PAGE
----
Attitudes towards people living with HIV and people who inject drugs: A mixed method study of stigmas within harm reduction programs in Kazakhstan

Int J Drug Policy. 2019 Jun;68:27-36. doi: 10.1016/j.drugpo.2019.02.007. Epub 2019 Apr 10.


Background: High levels of stigma towards people who inject drugs (PWID) and people living with HIV (PLWH) exist in Kazakhstan, yet little is known about the role of stigma in harm reduction service settings. In this paper, we use a mixed method design to explore and describe the actionable drivers and facilitators of stigma among harm reduction service providers. Additionally, we describe the manifestations of stigma among PWID who are living with HIV (PWID/LWH), and the impact that stigma has on harm reduction and healthcare service utilization.

Methods: Eight focus groups with 57 PWID/LWH were convened between March 2016 and July 2016 to describe manifestations of stigma from the perspective of syringe exchange program (SEP) clients. Additionally, we surveyed 80 nurses, social workers, outreach workers, and providers of HIV care at SEPs between January 2017 and July 2017 to assess stigmatizing attitudes among staff within the SEP environment. Joint displays were used to integrate quantitative and qualitative data.

Results: The actionable drivers of stigma identified in this study include negative opinions and moral judgements towards PWID/LWH. Facilitators identified included stigmatization as a social norm within the service provision environment, a lack of awareness of anti-discrimination policies, and lack of enforcement of anti-discrimination policies. Qualitative findings highlight manifestations of stigma in which PWID/LWH experienced denial of services, perceived negative attitudes, and avoidance from service provision staff. PWID/LWH also described segregation in healthcare settings, the use of unnecessary precautions by providers, and unauthorized disclosure of HIV status.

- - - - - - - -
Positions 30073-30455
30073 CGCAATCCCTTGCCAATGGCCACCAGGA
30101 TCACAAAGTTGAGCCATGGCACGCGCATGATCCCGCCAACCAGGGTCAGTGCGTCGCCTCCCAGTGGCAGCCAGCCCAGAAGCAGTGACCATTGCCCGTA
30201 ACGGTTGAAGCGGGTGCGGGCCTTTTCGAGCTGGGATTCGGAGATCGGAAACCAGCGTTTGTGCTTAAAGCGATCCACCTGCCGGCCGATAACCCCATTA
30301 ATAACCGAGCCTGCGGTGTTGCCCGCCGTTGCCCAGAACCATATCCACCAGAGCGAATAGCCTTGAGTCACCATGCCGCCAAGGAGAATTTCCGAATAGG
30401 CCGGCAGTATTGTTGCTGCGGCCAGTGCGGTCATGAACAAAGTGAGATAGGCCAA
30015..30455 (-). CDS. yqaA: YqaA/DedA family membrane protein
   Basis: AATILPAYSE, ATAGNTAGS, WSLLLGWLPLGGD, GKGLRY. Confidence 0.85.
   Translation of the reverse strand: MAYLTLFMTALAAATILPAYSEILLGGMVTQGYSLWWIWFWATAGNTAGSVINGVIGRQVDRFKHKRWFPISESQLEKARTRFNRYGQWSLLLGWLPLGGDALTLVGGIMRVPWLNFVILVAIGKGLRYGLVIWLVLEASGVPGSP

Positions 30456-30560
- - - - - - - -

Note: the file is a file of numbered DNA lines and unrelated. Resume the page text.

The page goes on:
Conclusions: This paper highlights the urgent need to address stigma in the harm reduction and HIV service settings in Kazakhstan. These findings have implications for informing an actionable model for stigma reduction for providers who deliver services to PWID/LWH in Kazakhstan. Drivers, facilitators, and manifestations of stigma are multifaceted and addressing them will require a multilevel approach.

Keywords: HIV; Harm; PWID; Reduction; Stigma.

Publication types

  • Research Support, N.I.H., Extramural

MeSH terms

  • Adult
  • Attitude of Health Personnel*
  • Female
  • Focus Groups
  • HIV Infections / psychology*
  • Harm Reduction
  • Health Personnel / psychology*
  • Humans
  • Kazakhstan
  • Male
  • Middle Aged
  • Needle-Exchange Programs
  • Patient Acceptance of Health Care / psychology*
  • Qualitative Research
  • Stereotyping*
  • Substance Abuse, Intravenous / psychology*
  • Young Adult